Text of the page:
Author Dete Meserve asks in her novel “Good Sam” (Melrose Hill, 2014) whether acts of kindness would ever make the nightly news or front pages of print media. “We are constantly bombarded with stories about senseless murders, natural disasters, tragic accidents, massive fraud and the dark side of the American dream,” she notes on her home page. “I wondered what would happen if someone were doing extraordinary good? Would the news media even cover it?”
Meserve is the final author in year four of Eduardo Santiago’s Idyllwild Author Series. She and Santiago wrap the series at 3 p.m. Sunday, Aug. 3, on the deck of Cafe Aroma.
With a background in broadcast media, much of it in public radio and television, Meserve understands the headline-grabbing nature of what is dark — accidents and atrocities to which we are drawn and cannot look away. In her present career as president of Wind Dancer Films, she develops and funds films and television series, and must, therefore, know what the public wants to see and what sells.
However, just as Kate Bradley, her central character in “Good Sam,” understands the dark underbelly of urban living, covering the “Bummer Beat” (tragedy) — the alleyways and neighborhoods of Los Angeles that are avoided by most — for a TV station, Meserve is fascinated by how even the most deeply wounding acts and events call out people who come to help, motivated by a desire to assist and do good. That was her impetus to write “Good Sam,” reviewed by Kirkus Reviews as “a fast-paced mystery/romance that’s well grounded in the nitty-gritty details of TV news.”
And in a life-imitates-art story, “Good Sam” the novel has inspired readers to perform acts of kindness. Meserve posts their “Good Sam” stories on her Facebook page www.facebook.com/GoodSamBook.
Meserve has moved steadily through the corridors of Hollywood power in her job bankrolling major studio film and television projects. She knows, as she said, how to “land your ship on a dime,” and that every dollar spent needs to show up in the product. Because of her experience as a movie executive, she decided, as a first-time novelist seeking publication, to go the self-publishing route. She had won the 2013 Readers Favorite Book Awards Contest in Women’s Fiction and wanted to retain rights and control of how her novel would be marketed. “This way it’s my own and the readers’,” she said. “This is a powerful message, the search for good, and I wanted it to be handled in a certain way.”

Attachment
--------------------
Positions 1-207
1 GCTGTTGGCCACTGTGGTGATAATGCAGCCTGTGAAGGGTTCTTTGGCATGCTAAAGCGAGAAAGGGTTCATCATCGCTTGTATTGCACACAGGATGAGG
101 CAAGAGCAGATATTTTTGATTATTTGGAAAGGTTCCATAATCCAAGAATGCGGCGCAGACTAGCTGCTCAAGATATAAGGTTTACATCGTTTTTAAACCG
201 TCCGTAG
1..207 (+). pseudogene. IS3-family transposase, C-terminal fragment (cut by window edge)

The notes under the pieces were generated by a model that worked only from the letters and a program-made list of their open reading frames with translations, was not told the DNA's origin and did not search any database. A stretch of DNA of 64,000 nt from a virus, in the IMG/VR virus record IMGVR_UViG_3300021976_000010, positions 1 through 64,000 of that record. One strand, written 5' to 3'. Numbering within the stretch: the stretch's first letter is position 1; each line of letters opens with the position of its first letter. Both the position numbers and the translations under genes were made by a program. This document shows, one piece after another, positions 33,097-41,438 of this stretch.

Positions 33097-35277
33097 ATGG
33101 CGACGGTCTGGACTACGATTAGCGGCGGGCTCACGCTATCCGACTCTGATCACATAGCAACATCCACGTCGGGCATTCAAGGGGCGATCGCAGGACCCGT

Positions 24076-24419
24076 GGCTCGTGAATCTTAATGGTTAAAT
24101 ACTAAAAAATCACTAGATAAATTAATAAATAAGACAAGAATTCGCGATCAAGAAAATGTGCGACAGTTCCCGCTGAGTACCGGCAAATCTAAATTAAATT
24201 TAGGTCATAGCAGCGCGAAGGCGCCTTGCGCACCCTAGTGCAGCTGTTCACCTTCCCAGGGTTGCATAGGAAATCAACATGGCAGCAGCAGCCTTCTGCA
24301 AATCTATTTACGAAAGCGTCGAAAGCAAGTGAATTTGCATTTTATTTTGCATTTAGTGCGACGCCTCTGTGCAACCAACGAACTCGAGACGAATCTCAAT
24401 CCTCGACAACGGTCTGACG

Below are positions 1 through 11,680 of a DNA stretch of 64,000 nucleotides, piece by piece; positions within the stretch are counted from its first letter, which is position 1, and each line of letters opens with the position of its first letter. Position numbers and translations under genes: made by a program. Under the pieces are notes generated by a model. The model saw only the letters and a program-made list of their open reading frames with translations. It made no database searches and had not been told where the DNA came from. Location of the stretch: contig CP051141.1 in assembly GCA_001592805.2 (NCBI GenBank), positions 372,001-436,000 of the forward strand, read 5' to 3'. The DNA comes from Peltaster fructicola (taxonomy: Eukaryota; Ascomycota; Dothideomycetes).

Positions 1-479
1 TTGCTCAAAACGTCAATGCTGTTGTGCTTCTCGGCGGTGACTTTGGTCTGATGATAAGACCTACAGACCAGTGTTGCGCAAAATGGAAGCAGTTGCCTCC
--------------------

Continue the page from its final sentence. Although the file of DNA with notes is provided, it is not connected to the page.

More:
Asked about how she writes, Meserve said, she starts with character, in this case her protagonist and the central idea of how a jaundiced news reporter, good at covering the seamy side of back-alley beats, learns to find hope in following a good Samaritan story to its conclusion — who is the person or persons leaving $100,000 in cash on the front porches of the down and out in Los Angeles and why is he, she or they performing these acts. Asked if she knew how her novel would end when she began, she said no, she didn’t. “There are three phases to writing a novel,” she said. “In the beginning you start out, in the middle you get stuck and an ending must be earned,” – from the progress of the characters and events that play out in an engaging fashion.
Said Meserve of “Good Sam” and a second novel also featuring Bradley, “I’m truly convinced that there is far more good going on in this world than the news media have time or commercial inclination to tell us.”
There is no charge for Santiago’s interview with Meserve, but Santiago advises, since all events have been standing-room only, to arrive early to secure good seats.